The GM crops debate: Campaigners for and against go head-to-head

Claire Robinson of GMWatch and Mark Lynas, an author and proponent of GM technology, debate the pros and cons of GM crops

This week The Independent has been investigating the future of genetically modified food – nearly 20 years since the first GM crops were planted.

To round the series off we asked one pro and one anti GM campaigner to go head to head on the issues in an email exchange to help readers make up their own minds. Claire Robinson of GMWatch and Mark Lynas, an author and proponent of GM technology, took up the challenge

Dear Claire,

The good thing about science is that it can make you change your mind. Ideologies hate to shift, but the scientific method's ability to marshall facts and empirical data to challenge existing beliefs is crucial - and always has been, from Copernicus to Darwin. The problems come, I think, when people refuse to accept overwhelming scientific evidence on an issue, for whatever reason, and instead cling to unscientific or even anti-scientific beliefs.

I was on your side 15 years ago, opposing GM crops, when there was little evidence of their safety and the precautionary principle seemed apt. But since then sufficient published data has accumulated (now totaling hundreds of peer-reviewed papers) that there is now an overwhelming scientific consensus on the safety of GM technology.

I suspect you might deny this, just as climate change deniers refuse to accept the wisdom of the 1,500 experts who make up the Intergovernmental Panel on Climate Change. So let me quote to you two sentences from statements produced by the board of the American Association for the Advancement of Science, one of the most prestigious scientific societies in the world.

The first reads: "The scientific evidence is clear: global climate change caused by human activities is occurring now, and it is a growing threat to society." The second reads: "The science is quite clear: crop improvement by the modern molecular techniques of biotechnology is safe." I admit, it was this contradiction between promoting climate change science and denying GM science that made me change my mind on the latter issue. I wonder: now that the experts have spoken, what would it take to change yours?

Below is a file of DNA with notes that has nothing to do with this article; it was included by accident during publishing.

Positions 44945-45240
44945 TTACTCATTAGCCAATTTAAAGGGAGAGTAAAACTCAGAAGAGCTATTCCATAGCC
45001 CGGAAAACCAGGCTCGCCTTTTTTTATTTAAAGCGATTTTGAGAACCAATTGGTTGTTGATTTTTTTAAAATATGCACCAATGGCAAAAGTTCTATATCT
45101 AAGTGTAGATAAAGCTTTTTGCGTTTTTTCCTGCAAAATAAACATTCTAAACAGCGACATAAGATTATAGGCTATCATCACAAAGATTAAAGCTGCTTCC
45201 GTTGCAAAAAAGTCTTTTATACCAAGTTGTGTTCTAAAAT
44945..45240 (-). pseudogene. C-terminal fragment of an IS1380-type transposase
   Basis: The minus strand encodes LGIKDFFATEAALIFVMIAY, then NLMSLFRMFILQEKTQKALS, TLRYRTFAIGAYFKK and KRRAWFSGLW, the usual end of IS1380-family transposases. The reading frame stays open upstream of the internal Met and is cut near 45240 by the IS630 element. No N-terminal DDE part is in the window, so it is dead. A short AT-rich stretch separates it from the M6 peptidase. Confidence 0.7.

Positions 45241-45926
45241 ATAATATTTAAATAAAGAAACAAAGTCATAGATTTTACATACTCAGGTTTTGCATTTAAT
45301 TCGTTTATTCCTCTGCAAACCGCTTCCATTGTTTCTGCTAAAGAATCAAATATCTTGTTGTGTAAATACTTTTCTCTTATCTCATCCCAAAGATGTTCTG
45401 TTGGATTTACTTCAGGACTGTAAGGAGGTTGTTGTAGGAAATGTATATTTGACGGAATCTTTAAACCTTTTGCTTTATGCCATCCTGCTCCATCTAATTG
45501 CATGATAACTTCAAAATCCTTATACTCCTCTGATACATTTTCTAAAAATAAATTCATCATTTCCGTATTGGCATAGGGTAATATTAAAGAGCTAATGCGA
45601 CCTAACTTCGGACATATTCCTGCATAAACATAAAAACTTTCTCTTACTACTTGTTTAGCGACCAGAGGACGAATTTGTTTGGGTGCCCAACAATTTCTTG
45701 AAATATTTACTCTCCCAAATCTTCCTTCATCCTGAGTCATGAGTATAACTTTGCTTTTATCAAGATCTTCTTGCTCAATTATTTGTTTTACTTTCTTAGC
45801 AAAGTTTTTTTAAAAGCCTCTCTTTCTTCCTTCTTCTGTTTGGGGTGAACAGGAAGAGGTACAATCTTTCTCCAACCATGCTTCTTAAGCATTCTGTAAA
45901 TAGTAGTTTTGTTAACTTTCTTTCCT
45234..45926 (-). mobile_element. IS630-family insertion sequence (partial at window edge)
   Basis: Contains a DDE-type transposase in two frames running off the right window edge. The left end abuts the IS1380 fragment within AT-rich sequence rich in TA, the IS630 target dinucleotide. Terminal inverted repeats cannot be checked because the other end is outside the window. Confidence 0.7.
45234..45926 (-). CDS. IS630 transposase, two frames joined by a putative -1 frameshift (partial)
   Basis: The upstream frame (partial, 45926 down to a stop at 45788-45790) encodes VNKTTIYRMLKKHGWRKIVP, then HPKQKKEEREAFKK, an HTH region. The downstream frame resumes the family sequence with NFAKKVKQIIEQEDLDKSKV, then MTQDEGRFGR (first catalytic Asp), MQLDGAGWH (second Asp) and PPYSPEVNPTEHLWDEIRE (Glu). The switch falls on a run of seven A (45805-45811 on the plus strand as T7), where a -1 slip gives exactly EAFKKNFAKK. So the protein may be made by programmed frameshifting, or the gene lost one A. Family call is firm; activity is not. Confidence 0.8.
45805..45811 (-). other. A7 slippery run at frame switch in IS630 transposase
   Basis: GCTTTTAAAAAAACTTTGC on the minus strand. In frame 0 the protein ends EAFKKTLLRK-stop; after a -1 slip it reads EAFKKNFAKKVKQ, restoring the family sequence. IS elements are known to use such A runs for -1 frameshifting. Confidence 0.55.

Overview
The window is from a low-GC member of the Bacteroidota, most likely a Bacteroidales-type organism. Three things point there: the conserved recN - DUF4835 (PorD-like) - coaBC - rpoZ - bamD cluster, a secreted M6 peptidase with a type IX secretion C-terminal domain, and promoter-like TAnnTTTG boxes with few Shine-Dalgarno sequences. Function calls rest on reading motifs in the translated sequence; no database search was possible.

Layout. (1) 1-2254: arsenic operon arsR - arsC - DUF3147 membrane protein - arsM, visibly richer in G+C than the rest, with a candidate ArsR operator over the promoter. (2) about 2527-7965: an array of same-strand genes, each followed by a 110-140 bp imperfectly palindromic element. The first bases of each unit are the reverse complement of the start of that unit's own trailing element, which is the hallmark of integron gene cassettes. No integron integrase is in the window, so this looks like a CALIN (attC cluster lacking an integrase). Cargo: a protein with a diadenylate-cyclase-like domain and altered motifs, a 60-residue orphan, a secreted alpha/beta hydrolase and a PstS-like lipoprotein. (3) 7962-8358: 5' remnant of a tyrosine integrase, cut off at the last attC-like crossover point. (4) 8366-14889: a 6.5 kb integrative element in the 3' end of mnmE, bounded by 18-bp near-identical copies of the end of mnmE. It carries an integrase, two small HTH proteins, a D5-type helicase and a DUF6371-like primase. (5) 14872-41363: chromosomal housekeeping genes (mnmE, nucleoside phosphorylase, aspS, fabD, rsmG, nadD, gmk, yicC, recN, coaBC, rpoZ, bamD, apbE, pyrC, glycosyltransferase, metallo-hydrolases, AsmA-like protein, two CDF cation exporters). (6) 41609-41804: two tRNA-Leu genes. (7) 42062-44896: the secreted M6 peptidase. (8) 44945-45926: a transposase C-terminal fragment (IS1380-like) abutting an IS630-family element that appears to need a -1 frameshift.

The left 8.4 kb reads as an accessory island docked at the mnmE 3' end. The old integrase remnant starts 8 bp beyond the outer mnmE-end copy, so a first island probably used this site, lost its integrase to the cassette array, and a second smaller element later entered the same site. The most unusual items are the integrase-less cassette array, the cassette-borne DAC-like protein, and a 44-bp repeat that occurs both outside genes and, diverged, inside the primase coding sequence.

Best wishes,

Mark

 

Dear Mark

I agree it’s vital to make judgments about the safety of GM crops based on empirical evidence. That’s why I got together with two genetic engineers to publish a compilation of peer-reviewed studies and other well documented evidence showing that GM crops have not been proven safe to eat or for the environment and that some GMOs have been shown to be unsafe (GMO Myths and Truths, available free from earthopensource.org).

We are not alone in our view. This year a statement signed by over 300 scientists and researchers titled, “No scientific consensus on GMO safety”, was published in a peer-reviewed journal. The authors analysed peer-reviewed studies and concluded that the claimed consensus on GMO safety is an “artificial construct that has been falsely perpetuated”.

Many scientific organisations have issued statements that cast doubt on GMO safety and/or say that the jury is still out. Even the statement by the American Association for the Advancement of Science board of directors that you cite was condemned by 21 dissenting scientists, including members of the AAAS, as “an Orwellian argument”. The scientists warned that the herbicides with which GMOs are grown “may induce detrimental health effects even at low exposure levels”.